CRISPR-powered optothermal nanotweezers allow targeted manipulation of single DNA molecules

(Nanowerk News) For decades, researchers have sought ways to precisely manipulate and identify individual molecules like DNA in liquid environments. Such capabilities could revolutionize areas ranging from disease diagnosis to drug development. However, the randomness of molecular movements in fluids has hindered progress.
Now, scientists from Shenzhen University and the Chinese University of Hong Kong report promising advances in optical tweezing techniques that allow exquisite control over nanoscale biological particles (Light: Science & Applications, "CRISPR-powered optothermal nanotweezers: Diverse bio-nanoparticle manipulation and single nucleotide identification").
a The diagrammatic sketch of the three components in the solution: DNA@AuNS conjugate, CRISPR/Cas12a complex, and target ssDNA. b Optical setup, the BS, SPF, and TL are beam splitter, short pass filter, and tube lens (f = 200 mm), respectively. Additional details of the setup are provided in the Materials and Methods section. c Dispersion of the three components in the solution without optical heating. d Optothermal net force induced migration and DNA@AuNS conjugate cleavage upon optical heating, the heating laser power is 0.5 mW. e Observation of the cleavage after the optical heating is switched off. (© Light: Science & Applications) (click on image to enlarge)
Optical traps, which use laser beams to capture microscopic objects, were themselves a transformative breakthrough awarded the 2018 Nobel Prize in Physics. But conventional tweezers have limitations that the new ‘CRISPR-powered optothermal nanotweezers’ (CRONT) aim to overcome – they struggle to trap nanoscale items like DNA and proteins. And crucially, classical traps cannot identify the molecular composition of captured particles without further probing.
The innovations of CRONT address these restrictions in two ways. First, they utilize thermodynamic forces like heat and concentration gradients to gather and manipulate biomolecules. Second, they incorporate CRISPR – the renowned DNA-cutting tool that earned the 2020 Nobel Prize -– to identify nucleotide sequences directly in the optical trap.
As lead author Han Zhang explains, “We designed CRONT to enrich target DNA molecules and meet the precise thermal requirements for CRISPR-mediated cleavage – all within an optical trap at the diffraction limit. This essentially turns optical tweezers into a versatile tool for manipulation and identification of single biomolecules.”
But why manipulate single molecules? Advances in this arena could drive rapid disease screening or precisely guide CRISPR to edit genes inside cells. Moreover, controlling nano-sized particles like DNA enables the study of biological mechanisms one molecule at a time. “But it’s incredibly difficult,” says Zhang. “The random shaking of molecules due to Brownian motion is proportionally more pronounced at smaller scales.”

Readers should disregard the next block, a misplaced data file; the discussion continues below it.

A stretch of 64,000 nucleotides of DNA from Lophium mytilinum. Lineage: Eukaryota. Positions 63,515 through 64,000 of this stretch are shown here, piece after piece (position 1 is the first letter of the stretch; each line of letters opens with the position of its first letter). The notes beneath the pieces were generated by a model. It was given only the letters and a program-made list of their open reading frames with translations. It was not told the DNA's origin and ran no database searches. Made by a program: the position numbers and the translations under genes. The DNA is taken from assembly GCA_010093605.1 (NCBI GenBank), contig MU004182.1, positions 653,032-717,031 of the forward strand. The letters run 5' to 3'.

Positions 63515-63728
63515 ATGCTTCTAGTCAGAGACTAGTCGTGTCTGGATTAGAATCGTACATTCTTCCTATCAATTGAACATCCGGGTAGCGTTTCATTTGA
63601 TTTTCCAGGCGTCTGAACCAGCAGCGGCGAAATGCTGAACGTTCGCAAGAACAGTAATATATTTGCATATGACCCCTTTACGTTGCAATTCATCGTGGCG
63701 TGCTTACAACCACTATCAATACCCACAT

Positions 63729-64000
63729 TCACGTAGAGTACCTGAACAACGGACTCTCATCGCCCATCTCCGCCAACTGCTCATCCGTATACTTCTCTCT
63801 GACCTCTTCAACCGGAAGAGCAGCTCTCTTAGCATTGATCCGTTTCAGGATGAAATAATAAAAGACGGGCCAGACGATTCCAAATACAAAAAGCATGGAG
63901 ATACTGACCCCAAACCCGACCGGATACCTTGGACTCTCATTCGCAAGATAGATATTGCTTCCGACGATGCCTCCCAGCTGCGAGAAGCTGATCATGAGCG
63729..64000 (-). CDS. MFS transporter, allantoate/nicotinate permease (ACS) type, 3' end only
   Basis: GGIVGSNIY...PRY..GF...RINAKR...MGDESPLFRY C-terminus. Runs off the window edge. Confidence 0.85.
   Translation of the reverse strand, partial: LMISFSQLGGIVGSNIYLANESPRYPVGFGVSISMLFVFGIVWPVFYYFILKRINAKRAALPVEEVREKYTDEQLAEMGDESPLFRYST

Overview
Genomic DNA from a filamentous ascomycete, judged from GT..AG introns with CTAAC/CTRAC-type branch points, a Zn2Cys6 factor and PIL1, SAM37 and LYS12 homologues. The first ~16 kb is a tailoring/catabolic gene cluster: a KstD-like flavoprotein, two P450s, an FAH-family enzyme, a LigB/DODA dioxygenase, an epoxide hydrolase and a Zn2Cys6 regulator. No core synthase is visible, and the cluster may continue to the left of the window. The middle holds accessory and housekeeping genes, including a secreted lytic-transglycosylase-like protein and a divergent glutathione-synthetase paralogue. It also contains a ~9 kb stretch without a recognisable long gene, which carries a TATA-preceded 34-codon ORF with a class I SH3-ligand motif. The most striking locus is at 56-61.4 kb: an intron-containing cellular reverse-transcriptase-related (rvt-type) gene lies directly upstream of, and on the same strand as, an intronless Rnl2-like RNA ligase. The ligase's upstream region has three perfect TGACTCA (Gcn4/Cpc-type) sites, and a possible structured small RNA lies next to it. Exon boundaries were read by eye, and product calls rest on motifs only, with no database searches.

Early optical traps utilized the momentum of light to overcome Brownian forces. But the required laser intensity often damaged delicate biomolecules. Later methods added things like plasmonics and electric fields. However, such tweezers still struggle with tiny biological targets like DNA. Moreover, optical traps alone cannot specify what molecule is captured – target verification requires secondary probes.
CRONT sidesteps these issues through thermodynamic forces induced by optothermal effects. A thin gold film heats up when illuminated by an infrared laser. In turn, the generated temperature field moves molecules via natural phenomena like thermophoresis and diffusiophoresis. “We meticulously analyzed how every force component gathers particles to the laser spot,” explains Zhang.
Remarkably, the researchers showed how varying just the illumination could accumulate diverse nanoscale entities like DNA, proteins, and nanoparticles to desired locations. Since the forces scale with an object’s size and surface chemistry, each biomolecule exhibited distinct trapping behavior. And unlike traditional optical traps, CRONT provided sufficient force to capture and manipulate single DNA strands.
But the most groundbreaking capability of CRONT is integrated target identification. The localized heat was tuned to 37 °C – the precise temperature for CRISPR-mediated DNA cleavage. With CRISPR elements introduced into the trapping region, sequences captured by CRONT can be directly interrogated and even snipped apart. By subsequently imaging the separated DNA-linked nanoparticles, the presence of target genes is confirmed.
This in situ approach attained incredible sensitivity down to just 25 attomoles per microliter – roughly 150 molecules. Even minute single nucleotide changes were identifiable. According to Zhang, “the specificity permits detecting viral mutations critical for emerging outbreaks like COVID-19”. No amplification or labeling is necessary, allowing rapid assessment.
CRONT uniquely merges optical manipulation, thermally controlled reactions, and CRISPR-based sensing in one integrated platform. The researchers suggest CRONT could advance point-of-care molecular diagnosis and next-generation genomic editing techniques regulated in space and time at single cell resolution. While still an initial proof of concept, CRONT demonstrates thermodynamic optical trapping can open unprecedented possibilities.
Source: Nanowerk (Note: Content may be edited for style and length)
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